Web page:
The final stock has had an adjustable comb installed by Vic Tomlinson in Ontario. This took a field style stock and made it possible to raise and tip the comb to get it exactly where I want. This is the most expensive option, but the best long term. I have Vic’s contact info if you so desire

    If it were me I’d start by trying to build the stock up with moleskin. See how it feels and see how you shoot with it. If you like it, put that add on the EE. If that fails, call Vic.

    Once your stock has the correct height, its one less thing to think about during the pre shot routine. You will KNOW by the feel that the stock is correctly on your shoulder and your face, no more need to check beads for alignment. No more worrying about that alignment changing as you swing to a bird. More consistency which leads to better scores.

    Hope this helps.
    In spite of all of man's grandiose achievements, he owes his continued existence to six inches of topsoil and the fact that it rains.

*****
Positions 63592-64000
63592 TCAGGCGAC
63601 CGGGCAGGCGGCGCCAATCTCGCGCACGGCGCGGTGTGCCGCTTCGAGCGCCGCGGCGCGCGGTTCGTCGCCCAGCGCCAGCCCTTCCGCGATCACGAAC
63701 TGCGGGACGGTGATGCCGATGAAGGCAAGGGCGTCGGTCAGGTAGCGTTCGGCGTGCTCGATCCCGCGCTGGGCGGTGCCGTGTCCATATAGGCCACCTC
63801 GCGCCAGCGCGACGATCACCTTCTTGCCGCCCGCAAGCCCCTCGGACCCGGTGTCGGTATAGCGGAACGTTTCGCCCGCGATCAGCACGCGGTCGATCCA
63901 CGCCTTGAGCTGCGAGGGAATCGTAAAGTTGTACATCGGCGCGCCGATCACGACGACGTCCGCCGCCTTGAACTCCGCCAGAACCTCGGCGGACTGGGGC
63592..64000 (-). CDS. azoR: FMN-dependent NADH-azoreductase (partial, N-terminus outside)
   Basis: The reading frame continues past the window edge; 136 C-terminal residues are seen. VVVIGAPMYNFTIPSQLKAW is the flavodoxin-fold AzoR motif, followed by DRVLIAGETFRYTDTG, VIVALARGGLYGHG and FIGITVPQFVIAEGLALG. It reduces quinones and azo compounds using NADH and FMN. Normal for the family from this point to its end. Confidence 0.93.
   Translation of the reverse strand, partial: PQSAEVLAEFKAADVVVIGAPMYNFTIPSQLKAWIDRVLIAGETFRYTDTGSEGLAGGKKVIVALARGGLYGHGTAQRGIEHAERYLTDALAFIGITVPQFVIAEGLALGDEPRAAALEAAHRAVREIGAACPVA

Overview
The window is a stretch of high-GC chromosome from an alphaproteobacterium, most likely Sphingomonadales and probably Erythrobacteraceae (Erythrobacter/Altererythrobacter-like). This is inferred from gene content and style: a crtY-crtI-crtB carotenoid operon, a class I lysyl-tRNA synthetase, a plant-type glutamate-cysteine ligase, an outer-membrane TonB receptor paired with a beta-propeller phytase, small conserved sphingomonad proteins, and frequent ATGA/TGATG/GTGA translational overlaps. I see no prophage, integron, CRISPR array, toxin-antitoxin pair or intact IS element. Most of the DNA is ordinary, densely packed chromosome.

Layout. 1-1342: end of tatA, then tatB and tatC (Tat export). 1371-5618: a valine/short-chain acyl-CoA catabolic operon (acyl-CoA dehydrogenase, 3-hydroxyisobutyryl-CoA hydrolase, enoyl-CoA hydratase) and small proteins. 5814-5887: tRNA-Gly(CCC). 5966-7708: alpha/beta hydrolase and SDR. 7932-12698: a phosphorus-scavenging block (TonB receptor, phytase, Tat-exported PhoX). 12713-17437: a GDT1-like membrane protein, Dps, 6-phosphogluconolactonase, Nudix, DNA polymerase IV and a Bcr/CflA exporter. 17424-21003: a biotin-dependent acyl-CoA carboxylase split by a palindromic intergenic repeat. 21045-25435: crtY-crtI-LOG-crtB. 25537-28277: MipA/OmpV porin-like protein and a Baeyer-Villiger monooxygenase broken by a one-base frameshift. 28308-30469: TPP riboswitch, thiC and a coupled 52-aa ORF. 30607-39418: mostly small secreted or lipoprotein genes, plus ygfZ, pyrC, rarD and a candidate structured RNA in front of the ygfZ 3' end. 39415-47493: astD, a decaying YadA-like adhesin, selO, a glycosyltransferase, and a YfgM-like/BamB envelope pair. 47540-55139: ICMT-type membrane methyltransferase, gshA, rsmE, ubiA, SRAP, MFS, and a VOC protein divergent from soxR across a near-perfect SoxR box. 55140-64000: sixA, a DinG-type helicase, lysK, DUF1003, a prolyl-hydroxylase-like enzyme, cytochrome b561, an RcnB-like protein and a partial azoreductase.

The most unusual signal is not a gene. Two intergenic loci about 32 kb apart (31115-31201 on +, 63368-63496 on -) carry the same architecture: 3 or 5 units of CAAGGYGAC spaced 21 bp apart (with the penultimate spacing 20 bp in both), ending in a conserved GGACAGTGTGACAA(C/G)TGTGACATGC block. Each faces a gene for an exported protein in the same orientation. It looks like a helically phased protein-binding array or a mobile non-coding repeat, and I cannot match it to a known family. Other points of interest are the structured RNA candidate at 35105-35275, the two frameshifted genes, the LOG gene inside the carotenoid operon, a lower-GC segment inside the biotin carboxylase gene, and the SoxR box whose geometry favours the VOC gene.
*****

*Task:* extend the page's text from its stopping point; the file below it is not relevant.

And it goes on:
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  3. #62
    Member
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    Sep 2014
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    Kingston, ON
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    Hello R&R,

    Man, this is a very well composed answer. This is the methodology that I will follow as my 1100 is still all original. I did put a 2-3/4 barrel on it to cycle for doubles but the 3" is still sitting above the bench. I think if I can get another 1100 stock, I would be a little more willing to cut into it (by a professional). I think I will start with the moleskin approach. I did attempt with cardboard last winter but that was just a mess and there was no constancy.

    I am just happy to see that I am not alone with this problem as most of the people at my club are shooting fully customizable guns that I am not interested in purchasing at this point. For example, there is a Caesar Guerini shotgun for sale at the club that is way out of my price range.

    As usual, thank you again R&R for your guidance on all of my current issues.

  4. #63
    Señor Member Dewey Cox's Avatar
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    Middle East Alberta